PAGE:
Three Snohomish school board candidates each have own vision
SNOHOMISH — A three-way primary has popped up on the school board between Sarah Adams, Sherri Larkin and Monica Weber. Each candidate has their own vision and priorities for the school director position as well as differing qualifications and experience.
The last day for voters to register to vote is July 24. Aug. 1 is when ballots will be due.
Adams, who was appointed to the school board in summer 2022, has been an active member in the community, by serving on the district’s Citizens' Facility Advisory Committee (CFAC) and the board of the parent-teacher association for Cathcart Elementary. She also has experience volunteering in classrooms and has two children currently enrolled in school.
Larkin has more than 20 years of experience in education, having taught elementary level students for 14 years and homeschooled her own children for four years. Now she currently substitutes as a teacher and tutors.
Weber, now retired, has been a teacher for 42 years and 29 of those years were in the Snohomish School District. She has also been the Snohomish Education Association president for five years. Weber has been a member of the community for 32 years and raised both her children through the Snohomish school system.
Each candidate believes that there are problems to be overcome and addressed by the school board.
Adams said that students are still recovering from the pandemic and will need extra help to accommodate for the loss of time in order for students to reach their full academic potential.
“Seeing my children and other children I work with struggle during the pandemic is what inspired me to become more involved with the district. In talking with students, educators and parents, I've learned that many students are still recovering academically from the impact of the pandemic, and I desire to continue focusing on addressing the needs of these students and helping them reach their full academic potential,” said Adams.
Larkin said that Snohomish children are in need of academic growth and plans to focus on math, English and science skills by providing support options for students in need of academic help.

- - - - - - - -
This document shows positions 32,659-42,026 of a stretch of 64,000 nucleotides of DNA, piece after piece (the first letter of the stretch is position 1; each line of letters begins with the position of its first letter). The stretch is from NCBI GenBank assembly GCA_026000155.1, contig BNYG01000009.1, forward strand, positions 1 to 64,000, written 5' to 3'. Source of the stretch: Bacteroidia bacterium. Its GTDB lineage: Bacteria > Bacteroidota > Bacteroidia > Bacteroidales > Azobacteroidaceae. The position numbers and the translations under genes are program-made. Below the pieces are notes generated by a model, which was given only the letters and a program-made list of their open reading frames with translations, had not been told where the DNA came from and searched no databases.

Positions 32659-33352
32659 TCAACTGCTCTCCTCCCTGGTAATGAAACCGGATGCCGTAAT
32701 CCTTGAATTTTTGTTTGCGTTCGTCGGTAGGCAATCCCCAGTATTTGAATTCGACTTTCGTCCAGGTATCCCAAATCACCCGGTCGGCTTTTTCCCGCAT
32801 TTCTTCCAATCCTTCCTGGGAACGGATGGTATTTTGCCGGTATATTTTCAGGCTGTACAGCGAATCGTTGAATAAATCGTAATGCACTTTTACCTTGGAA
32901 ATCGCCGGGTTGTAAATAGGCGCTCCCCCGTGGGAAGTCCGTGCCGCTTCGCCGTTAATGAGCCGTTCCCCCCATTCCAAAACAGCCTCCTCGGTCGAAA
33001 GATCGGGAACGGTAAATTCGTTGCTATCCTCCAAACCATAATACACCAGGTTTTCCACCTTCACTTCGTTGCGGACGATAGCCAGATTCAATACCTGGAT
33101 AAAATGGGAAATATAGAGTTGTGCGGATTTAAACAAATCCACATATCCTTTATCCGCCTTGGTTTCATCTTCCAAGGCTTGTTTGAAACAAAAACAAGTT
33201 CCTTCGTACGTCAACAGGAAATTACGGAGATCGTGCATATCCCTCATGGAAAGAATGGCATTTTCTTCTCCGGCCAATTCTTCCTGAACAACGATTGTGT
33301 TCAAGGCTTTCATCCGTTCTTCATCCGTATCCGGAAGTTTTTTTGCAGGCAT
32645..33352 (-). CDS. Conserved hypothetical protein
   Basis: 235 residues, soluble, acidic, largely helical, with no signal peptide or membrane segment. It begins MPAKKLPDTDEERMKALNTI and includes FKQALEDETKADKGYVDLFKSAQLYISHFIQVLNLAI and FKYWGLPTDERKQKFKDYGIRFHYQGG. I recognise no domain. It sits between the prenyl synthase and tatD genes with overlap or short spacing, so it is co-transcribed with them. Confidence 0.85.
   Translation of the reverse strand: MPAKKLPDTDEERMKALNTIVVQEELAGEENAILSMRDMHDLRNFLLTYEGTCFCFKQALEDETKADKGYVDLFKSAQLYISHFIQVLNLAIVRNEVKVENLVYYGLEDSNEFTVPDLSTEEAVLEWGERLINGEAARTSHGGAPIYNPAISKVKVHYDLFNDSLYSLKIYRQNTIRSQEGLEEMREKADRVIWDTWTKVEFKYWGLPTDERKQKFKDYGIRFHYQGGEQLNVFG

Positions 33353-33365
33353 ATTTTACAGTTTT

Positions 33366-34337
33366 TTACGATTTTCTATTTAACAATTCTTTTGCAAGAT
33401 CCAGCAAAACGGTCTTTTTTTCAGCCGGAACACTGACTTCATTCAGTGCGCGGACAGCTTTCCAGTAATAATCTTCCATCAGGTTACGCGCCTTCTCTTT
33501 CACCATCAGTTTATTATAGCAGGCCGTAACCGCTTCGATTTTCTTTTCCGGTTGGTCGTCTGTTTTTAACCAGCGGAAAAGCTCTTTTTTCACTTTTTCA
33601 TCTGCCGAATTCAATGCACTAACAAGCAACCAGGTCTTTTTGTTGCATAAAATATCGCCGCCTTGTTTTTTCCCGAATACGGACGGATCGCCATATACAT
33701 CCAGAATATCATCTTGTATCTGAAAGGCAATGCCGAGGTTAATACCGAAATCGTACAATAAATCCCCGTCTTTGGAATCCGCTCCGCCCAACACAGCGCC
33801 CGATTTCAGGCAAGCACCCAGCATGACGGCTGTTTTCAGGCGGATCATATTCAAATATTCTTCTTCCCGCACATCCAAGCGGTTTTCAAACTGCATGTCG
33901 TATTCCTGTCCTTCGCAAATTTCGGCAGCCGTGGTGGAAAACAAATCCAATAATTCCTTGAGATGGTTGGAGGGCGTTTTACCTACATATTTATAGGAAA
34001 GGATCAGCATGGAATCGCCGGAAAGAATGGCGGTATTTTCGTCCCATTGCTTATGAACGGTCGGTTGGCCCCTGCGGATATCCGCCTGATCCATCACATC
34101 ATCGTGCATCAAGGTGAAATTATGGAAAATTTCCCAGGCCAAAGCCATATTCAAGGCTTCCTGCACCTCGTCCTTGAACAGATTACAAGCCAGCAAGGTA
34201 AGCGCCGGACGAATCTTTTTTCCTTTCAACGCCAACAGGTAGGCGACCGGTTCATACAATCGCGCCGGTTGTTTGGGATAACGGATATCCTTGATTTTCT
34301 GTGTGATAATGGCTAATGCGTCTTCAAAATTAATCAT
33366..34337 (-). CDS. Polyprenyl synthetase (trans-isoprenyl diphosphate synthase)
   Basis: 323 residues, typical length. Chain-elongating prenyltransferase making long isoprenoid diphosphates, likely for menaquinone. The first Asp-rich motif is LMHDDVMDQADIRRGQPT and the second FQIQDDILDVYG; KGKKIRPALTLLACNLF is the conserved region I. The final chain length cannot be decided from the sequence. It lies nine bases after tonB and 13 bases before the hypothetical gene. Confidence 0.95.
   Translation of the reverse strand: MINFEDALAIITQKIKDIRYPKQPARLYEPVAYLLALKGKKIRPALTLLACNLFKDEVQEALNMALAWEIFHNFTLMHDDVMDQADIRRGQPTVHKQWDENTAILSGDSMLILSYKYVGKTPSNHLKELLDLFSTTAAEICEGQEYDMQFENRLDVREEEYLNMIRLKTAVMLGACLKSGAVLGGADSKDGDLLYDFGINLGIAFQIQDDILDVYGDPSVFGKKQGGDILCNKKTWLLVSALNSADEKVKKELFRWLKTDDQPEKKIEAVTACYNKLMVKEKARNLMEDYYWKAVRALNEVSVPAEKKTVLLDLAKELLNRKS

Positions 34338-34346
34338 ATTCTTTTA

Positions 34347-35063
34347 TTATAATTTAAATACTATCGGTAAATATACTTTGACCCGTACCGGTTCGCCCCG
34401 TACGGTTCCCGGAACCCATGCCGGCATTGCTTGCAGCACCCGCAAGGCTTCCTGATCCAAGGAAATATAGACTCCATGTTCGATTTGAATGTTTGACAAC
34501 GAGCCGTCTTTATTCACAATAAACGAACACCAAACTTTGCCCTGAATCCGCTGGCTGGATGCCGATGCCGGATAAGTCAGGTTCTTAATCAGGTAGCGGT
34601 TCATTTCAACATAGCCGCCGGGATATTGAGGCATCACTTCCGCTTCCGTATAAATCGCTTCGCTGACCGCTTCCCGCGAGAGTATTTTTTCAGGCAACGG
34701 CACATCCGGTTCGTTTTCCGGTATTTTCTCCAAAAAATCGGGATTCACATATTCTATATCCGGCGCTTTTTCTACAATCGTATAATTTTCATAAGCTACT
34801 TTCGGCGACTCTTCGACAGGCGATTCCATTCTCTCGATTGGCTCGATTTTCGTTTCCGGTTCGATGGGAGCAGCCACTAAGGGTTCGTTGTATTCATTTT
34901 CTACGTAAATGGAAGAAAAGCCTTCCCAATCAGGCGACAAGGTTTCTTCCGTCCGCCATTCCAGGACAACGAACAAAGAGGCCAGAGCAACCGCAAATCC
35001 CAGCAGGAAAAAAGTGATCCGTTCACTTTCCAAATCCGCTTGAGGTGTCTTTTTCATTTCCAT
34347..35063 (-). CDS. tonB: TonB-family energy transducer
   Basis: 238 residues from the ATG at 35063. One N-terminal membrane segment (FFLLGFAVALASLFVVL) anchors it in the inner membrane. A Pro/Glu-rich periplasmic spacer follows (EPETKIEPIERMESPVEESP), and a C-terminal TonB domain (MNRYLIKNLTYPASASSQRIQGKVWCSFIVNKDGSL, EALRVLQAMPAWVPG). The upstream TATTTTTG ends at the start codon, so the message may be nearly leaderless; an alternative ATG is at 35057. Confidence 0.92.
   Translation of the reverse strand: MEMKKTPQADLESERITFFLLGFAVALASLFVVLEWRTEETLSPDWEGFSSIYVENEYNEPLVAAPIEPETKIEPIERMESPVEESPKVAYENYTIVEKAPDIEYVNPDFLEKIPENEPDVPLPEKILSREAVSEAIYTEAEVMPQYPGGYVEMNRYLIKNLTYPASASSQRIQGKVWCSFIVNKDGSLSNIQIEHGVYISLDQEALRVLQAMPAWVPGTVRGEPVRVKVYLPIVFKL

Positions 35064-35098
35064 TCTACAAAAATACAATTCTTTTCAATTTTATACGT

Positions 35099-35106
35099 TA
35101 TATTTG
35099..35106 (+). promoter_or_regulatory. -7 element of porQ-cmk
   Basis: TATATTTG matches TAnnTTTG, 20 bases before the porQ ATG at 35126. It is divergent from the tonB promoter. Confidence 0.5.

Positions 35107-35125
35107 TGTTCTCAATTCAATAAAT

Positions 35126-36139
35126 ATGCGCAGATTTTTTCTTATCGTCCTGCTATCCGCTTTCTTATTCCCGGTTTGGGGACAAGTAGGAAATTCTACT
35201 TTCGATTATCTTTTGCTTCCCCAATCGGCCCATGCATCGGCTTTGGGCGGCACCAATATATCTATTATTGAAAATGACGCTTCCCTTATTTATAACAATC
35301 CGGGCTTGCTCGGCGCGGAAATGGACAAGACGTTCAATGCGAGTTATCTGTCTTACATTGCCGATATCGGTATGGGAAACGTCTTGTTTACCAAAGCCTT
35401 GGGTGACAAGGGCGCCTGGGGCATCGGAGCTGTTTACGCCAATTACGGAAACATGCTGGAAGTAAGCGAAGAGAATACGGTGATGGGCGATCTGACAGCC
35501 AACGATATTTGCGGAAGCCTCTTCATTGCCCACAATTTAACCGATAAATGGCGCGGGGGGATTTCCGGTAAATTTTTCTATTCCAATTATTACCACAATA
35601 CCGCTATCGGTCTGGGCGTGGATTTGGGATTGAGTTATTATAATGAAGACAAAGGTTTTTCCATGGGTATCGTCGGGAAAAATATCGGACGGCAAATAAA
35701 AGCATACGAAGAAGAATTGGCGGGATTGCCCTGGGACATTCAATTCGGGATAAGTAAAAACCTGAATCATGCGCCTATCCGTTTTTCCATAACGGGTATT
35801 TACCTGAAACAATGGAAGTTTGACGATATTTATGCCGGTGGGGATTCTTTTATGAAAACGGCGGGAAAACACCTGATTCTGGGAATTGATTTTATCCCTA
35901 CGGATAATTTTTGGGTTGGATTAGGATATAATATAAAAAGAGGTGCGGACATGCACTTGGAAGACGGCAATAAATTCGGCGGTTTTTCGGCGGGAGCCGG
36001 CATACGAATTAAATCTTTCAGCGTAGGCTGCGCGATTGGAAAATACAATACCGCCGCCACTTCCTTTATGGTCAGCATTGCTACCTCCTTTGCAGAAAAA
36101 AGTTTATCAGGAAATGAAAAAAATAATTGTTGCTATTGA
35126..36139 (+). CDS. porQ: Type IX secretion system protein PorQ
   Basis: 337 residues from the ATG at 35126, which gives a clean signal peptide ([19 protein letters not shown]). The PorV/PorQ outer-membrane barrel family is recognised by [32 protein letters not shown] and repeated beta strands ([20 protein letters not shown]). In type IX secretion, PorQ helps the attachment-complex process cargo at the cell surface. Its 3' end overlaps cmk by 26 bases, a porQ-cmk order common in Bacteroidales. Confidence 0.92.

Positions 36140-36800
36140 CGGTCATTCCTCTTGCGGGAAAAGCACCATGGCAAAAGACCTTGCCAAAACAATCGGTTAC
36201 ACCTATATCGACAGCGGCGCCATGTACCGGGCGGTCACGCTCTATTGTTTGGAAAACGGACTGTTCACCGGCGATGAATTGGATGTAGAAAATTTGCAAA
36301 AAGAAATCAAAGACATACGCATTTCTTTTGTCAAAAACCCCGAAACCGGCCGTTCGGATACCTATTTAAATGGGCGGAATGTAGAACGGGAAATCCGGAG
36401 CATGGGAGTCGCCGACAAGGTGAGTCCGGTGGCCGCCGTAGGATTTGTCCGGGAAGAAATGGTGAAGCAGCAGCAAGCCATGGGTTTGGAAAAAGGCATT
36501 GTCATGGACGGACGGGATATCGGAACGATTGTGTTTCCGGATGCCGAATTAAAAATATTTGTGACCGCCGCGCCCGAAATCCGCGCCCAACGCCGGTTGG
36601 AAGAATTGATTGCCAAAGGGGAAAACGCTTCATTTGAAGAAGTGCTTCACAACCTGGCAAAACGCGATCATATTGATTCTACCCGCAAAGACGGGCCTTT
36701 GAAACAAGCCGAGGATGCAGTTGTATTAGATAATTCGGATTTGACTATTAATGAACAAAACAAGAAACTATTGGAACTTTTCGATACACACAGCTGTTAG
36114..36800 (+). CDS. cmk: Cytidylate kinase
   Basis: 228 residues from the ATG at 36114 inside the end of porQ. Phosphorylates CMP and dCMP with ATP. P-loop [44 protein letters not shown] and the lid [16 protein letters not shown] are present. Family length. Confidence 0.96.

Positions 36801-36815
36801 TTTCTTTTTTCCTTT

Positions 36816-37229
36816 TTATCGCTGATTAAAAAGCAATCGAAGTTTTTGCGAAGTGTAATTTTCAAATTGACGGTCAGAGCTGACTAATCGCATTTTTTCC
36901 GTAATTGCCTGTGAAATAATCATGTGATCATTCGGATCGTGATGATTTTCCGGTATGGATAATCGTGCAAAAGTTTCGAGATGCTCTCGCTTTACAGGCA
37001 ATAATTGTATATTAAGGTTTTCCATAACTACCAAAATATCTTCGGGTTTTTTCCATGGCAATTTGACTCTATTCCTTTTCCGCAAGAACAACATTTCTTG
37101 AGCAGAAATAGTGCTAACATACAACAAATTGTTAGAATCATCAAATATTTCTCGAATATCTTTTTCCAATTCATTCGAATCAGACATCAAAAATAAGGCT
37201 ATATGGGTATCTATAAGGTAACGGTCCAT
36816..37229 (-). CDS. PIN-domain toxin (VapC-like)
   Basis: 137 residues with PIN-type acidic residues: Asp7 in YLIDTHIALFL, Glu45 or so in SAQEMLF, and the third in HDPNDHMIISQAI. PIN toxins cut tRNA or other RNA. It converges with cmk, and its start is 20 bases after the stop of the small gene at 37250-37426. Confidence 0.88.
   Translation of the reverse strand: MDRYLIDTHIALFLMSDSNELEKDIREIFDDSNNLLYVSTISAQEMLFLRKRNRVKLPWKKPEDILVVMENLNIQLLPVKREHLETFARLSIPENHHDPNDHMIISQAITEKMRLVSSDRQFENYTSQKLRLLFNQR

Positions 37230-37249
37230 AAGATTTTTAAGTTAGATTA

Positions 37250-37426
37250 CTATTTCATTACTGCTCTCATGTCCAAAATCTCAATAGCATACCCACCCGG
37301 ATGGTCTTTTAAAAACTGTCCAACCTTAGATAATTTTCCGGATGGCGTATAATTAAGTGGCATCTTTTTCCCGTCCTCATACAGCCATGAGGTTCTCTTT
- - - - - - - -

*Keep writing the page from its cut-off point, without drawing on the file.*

“Less than 60% of Snohomish students are proficient in English Language Arts (ELA). Less than 50% are proficient in math and science. We have an elementary school that is less than 40% proficient in ELA and less than 30% in math. Snohomish schools need more flexibility in support options like private one-on-one tutoring and a deep review of curricula is a must,” said Larkin.
Weber said that there currently is not a voice for teachers on the school board and plans to become that voice for teachers to ensure that needs of students are met.
“And, you know, also having been a teacher to be a voice of, for teachers on the board, there is not that kind of balance currently on the board. And I don't believe that the Snohomish School District has ever had a teacher on the school board,” said Weber.
If elected, each candidate has priorities for their time in the position.
Adams’s priorities if elected are to provide students with excellent education while maintaining fiscal responsibility and ties with parents and the community.
“It is critical to provide high quality teaching and high expectations for student achievement. We know that many students got behind academically during COVID and so we need to provide the resources and support necessary to help kids catch-up. This should include providing targeted interventions for the students who are struggling the most.” said Adams.
Larkin’s priorities if elected will be to maintain quality of education as well as partnerships with families and the wellbeing of students.
“The school board must prioritize focus on key subjects, reading, writing, math and science to meet expectations of parents and the community… Students need a healthy environment in which to learn, we must protect our children. We currently have only two School Resource Officers (SROs) – not enough to protect the over 9,500 students in our district,” said Larkin.
Weber said her three big priorities if elected will be to commit to “equity and student success and community engagement.”
Weber also pointed out the district rolled out its strategic plan. “I think I would have to say that a big priority in that as a board member would be to implement that and help, you know, see how the different schools are performing, how the district is performing within that strategic plan. And that touches on, you know, equity, diversity of inclusion, it's very student oriented,” said Weber.
The top two candidates who get the most votes in the primary will move on to the general election in
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